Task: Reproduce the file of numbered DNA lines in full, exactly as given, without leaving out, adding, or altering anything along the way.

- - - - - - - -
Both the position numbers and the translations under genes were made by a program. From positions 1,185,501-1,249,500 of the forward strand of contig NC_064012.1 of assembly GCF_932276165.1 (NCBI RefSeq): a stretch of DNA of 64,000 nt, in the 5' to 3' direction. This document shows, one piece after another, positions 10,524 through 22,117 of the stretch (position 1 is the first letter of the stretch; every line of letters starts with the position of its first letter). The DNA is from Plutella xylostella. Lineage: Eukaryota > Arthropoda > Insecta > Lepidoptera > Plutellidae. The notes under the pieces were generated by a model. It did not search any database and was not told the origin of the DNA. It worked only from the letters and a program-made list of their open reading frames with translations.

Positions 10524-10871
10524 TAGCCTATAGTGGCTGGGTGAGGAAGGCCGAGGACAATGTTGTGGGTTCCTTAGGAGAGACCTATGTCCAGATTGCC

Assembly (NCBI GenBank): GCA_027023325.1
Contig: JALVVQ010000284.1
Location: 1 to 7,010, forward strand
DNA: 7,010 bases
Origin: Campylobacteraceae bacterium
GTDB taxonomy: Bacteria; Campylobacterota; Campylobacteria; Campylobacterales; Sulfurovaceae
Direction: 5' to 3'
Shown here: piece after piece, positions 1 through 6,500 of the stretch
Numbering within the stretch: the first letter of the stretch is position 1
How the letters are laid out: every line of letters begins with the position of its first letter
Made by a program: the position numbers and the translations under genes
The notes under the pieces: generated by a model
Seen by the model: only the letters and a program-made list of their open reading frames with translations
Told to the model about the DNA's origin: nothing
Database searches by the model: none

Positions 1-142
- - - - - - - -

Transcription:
Both the position numbers and the translations under genes were made by a program. From positions 1,185,501-1,249,500 of the forward strand of contig NC_064012.1 of assembly GCF_932276165.1 (NCBI RefSeq): a stretch of DNA of 64,000 nt, in the 5' to 3' direction. This document shows, one piece after another, positions 10,524 through 22,117 of the stretch (position 1 is the first letter of the stretch; every line of letters starts with the position of its first letter). The DNA is from Plutella xylostella. Lineage: Eukaryota > Arthropoda > Insecta > Lepidoptera > Plutellidae. The notes under the pieces were generated by a model. It did not search any database and was not told the origin of the DNA. It worked only from the letters and a program-made list of their open reading frames with translations.

Positions 10524-10871
10524 TAGCCTATAGTGGCTGGGTGAGGAAGGCCGAGGACAATGTTGTGGGTTCCTTAGGAGAGACCTATGTCCAGATTGCC

Assembly (NCBI GenBank): GCA_027023325.1
Contig: JALVVQ010000284.1
Location: 1 to 7,010, forward strand
DNA: 7,010 bases
Origin: Campylobacteraceae bacterium
GTDB taxonomy: Bacteria; Campylobacterota; Campylobacteria; Campylobacterales; Sulfurovaceae
Direction: 5' to 3'
Shown here: piece after piece, positions 1 through 6,500 of the stretch
Numbering within the stretch: the first letter of the stretch is position 1
How the letters are laid out: every line of letters begins with the position of its first letter
Made by a program: the position numbers and the translations under genes
The notes under the pieces: generated by a model
Seen by the model: only the letters and a program-made list of their open reading frames with translations
Told to the model about the DNA's origin: nothing
Database searches by the model: none

Positions 1-142